I have always had a problem with how I look, for as long as I have been looking in mirrors, I have been wishing I looked different.
Don’t get me wrong, I don’t look at myself and think that I am ugly, I am not filled with paranoia and self-doubt, I know logically that I look ok, but my inner critic is constantly wittering away in my ear, happily pointing out to me all my flaws, your forehead is too high, have you seen how droopy your eyelids are, why do you smile like that? blah blah blah…..
And when is she at her happiest? when looking at photos that’s when, oh my goodness, boy does she get loud when photo’s appear.
So, a few months ago I faced my ultimate challenge. In building my website to launch my life coaching business, the wonderful marketeer who was helping me only went and said those dreaded words “Jo, have you got any professional photos?”.
My inner critic was laughing her socks off, readying her armoury with all the things wrong with my face and rubbing her hands in glee at the fun she was going to have watching me squirm.
Off I dutifully went to get my professional photographs done, I found a wonderful photographer who I naturally felt comfortable with (well, as comfortable as you can feel when you don’t really like looking at your face) and awkwardly smiled my way through my photoshoot. Phew, it was done.
Then the fateful day arrived, the email that my pictures were ready, “don’t worry Jo, maybe you will look ok ……”
All of the photo’s were great, with just one recurring problem….. my face.
I quickly glanced through them, then shut them down, I’ll choose later.
That night when I got home, I sat chatting to the wonderful 17yr old Ben and told him my photo’s were in. He wasn’t really fussed, but pretended well at being interested whilst continuing to play the xbox.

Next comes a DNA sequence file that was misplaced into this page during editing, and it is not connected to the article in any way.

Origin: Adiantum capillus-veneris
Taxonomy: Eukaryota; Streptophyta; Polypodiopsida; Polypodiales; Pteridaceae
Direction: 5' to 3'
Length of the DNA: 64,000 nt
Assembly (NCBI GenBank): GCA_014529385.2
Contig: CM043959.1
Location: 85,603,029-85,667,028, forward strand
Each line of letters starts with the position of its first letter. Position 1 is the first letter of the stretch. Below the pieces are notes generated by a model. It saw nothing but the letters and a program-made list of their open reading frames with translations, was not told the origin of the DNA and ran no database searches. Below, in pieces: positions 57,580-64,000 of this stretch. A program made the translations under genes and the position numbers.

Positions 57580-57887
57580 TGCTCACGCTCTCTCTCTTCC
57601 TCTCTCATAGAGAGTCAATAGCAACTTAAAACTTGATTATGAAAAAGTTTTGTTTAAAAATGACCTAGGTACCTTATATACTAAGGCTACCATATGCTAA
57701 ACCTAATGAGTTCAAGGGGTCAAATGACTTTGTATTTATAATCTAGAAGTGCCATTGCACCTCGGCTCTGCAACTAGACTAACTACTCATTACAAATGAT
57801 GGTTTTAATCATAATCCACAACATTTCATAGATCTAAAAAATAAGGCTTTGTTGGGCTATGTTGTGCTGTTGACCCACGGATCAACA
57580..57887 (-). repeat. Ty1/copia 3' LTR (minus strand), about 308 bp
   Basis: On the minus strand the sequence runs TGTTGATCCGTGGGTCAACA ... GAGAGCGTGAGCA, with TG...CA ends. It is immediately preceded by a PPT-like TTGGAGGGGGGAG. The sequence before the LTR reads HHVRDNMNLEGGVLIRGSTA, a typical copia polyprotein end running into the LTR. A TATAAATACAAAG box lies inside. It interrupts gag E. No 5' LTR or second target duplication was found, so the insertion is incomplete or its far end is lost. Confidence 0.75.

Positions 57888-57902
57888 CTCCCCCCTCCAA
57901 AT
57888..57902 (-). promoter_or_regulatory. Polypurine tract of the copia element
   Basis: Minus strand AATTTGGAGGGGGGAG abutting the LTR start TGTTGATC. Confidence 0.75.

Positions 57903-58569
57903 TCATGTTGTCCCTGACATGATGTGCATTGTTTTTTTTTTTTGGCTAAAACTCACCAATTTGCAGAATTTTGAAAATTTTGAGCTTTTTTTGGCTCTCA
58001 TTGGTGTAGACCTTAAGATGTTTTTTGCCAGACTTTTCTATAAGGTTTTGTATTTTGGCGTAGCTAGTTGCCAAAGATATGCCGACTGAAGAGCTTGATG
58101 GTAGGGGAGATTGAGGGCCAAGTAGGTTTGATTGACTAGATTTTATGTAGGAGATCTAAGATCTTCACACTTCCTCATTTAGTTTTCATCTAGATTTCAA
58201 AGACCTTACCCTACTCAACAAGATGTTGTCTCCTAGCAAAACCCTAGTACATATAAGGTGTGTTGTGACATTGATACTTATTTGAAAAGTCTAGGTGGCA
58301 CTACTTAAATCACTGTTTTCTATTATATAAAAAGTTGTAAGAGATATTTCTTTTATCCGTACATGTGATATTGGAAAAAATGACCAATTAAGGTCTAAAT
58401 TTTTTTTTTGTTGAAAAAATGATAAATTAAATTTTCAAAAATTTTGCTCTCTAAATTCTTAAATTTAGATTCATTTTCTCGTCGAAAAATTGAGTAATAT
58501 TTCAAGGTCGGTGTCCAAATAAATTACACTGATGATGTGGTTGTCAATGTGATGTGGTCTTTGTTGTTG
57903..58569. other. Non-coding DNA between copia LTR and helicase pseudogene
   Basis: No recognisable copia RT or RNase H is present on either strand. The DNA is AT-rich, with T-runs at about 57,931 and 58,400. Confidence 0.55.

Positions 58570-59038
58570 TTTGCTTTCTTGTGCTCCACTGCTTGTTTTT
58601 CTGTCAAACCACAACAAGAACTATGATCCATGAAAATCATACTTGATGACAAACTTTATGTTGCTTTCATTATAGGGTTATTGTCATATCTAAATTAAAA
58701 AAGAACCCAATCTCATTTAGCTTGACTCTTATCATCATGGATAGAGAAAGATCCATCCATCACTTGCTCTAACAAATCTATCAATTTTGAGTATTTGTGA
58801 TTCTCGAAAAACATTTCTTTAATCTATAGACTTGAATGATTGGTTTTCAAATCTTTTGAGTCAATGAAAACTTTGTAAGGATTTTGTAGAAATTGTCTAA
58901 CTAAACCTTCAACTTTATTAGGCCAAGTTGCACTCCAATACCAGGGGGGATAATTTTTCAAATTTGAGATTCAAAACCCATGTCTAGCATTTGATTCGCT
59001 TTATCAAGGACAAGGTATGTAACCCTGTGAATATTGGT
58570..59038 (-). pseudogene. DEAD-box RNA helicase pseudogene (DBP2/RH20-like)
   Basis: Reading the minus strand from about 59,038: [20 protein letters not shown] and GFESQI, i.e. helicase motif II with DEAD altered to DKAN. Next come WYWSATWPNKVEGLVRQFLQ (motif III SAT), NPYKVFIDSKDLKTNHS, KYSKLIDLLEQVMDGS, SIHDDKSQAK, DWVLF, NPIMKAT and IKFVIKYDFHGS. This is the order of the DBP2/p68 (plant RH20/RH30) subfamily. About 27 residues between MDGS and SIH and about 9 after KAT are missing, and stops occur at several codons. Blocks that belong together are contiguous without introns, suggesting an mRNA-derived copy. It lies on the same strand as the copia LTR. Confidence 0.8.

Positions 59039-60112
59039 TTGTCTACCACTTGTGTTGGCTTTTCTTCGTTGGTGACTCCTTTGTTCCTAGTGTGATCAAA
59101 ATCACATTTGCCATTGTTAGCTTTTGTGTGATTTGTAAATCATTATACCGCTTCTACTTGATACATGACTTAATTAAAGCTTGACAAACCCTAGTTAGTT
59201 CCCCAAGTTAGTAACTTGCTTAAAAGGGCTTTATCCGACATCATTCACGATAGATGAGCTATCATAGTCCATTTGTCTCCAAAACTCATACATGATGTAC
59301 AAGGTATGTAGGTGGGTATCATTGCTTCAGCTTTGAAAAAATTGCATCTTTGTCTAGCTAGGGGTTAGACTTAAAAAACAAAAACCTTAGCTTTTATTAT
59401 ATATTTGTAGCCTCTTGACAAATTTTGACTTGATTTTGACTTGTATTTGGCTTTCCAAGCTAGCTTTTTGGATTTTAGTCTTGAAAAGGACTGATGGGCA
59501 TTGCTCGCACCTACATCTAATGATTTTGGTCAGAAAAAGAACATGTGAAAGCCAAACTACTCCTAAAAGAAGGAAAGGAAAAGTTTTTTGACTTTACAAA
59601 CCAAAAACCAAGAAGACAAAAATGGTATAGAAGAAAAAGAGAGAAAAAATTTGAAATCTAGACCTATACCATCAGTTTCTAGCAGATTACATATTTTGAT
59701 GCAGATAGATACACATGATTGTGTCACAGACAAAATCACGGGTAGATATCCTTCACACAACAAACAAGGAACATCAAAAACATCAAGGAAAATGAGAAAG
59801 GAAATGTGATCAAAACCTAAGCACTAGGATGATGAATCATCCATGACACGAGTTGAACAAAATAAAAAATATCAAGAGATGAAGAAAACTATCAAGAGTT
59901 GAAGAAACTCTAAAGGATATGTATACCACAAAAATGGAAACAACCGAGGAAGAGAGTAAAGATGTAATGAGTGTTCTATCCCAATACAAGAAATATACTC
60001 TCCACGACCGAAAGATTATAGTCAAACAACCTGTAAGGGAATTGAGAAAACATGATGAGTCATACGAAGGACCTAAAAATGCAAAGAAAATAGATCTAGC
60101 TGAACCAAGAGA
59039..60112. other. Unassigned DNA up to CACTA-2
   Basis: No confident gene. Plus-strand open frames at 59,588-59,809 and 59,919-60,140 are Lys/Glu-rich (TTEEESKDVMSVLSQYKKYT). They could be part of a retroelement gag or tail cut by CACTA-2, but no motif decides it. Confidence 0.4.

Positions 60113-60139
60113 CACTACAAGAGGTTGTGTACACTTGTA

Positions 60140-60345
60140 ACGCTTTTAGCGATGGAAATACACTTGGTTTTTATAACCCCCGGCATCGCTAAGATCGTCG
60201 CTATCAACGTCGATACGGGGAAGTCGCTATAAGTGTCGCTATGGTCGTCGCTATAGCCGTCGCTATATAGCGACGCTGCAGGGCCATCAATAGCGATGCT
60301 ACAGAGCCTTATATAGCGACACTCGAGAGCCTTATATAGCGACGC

“This one’s great” I said “this one with Lottie on”, “oh, don’t look at this one as my face looks stupid on it”.
Now, here is some insider information, the saying “out of the mouth of babes” should really be changed to “out of the mouth of teenage boys” because they just say it as it is.
So, momentary pause in xbox playing, slight audible sigh, “Mum, what is your problem with your face?”
Boom, just like that. What is the problem with your face?
Hang on a minute, what is the problem with my face?
No one is looking at me and physically recoiling, no one sees droopy eyes and a massive forehead, no one else thinks my smile looks like a snooty drag queen, no one else is thinking, oh what a great photo, except for the fact that Jo looks like she’s put on a bit of weight. And let’s face it, everyone else looks at my face a lot more often than I do!
Why, when we look at ourselves, do we search the image we get back for every imperfection we can find, every fault, every point where we don’t look like the imaginary, perfect image we have created.
Tell me, when have you ever looked at someone else the way you look at yourself?
After 45 years, that one simple question has sparked a change that I don’t think years of therapy would have ever brought about, you see I can’t answer with one truly valid reason for me to have a problem with my face. I have made them all up, none of them are real!
Suddenly when I look at photo’s I am seeing a different person looking back, I am seeing laughter, happiness, togetherness (well pre covid anyway), I am seeing memories and experiences, I am seeing nice hair, a happy smile, I am seeing family and friends, and I am seeing a face, that actually, I’m quite happy with.
So for those like me, who squirm when the camera comes out, who see’s the flaws in every photo, who avoid looking in the mirror more than they have to, or having the camera on in the zoom meeting. Maybe now is the time to ask yourself this same question “What is the problem with your face?”